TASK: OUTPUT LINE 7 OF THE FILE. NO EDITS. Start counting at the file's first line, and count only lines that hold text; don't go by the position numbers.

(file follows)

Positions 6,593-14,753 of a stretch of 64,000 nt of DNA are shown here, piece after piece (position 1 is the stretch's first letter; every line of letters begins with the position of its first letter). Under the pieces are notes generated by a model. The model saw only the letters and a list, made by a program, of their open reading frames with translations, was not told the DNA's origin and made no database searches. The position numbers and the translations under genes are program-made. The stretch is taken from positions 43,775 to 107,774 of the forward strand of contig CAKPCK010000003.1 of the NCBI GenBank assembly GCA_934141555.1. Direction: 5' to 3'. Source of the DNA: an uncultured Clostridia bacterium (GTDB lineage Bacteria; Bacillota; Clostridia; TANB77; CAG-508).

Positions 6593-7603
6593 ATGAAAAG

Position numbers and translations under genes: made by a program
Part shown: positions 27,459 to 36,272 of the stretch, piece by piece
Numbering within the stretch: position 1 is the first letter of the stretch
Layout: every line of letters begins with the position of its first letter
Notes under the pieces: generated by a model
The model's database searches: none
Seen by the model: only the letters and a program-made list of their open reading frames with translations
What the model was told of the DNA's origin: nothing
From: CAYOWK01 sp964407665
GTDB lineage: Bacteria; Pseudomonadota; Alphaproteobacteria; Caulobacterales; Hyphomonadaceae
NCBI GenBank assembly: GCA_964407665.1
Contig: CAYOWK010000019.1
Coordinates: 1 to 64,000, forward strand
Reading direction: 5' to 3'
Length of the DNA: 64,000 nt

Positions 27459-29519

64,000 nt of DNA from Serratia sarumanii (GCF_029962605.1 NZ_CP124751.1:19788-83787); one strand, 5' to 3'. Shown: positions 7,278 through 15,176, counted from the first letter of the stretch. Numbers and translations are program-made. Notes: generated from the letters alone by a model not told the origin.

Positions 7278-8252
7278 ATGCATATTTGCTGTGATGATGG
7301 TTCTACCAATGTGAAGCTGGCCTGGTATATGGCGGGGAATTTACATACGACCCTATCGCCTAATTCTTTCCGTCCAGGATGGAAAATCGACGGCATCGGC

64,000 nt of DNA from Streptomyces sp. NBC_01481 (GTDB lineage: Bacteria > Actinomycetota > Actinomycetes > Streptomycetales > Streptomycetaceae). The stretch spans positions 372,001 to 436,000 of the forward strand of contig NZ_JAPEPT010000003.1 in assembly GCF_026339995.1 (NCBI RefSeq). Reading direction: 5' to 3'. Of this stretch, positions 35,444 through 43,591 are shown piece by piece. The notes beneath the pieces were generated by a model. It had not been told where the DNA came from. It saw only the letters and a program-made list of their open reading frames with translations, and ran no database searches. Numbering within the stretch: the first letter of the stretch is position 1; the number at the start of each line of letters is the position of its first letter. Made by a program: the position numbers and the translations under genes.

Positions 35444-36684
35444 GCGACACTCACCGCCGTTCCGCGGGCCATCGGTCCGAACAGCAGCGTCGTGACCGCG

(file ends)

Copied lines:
Layout: every line of letters begins with the position of its first letter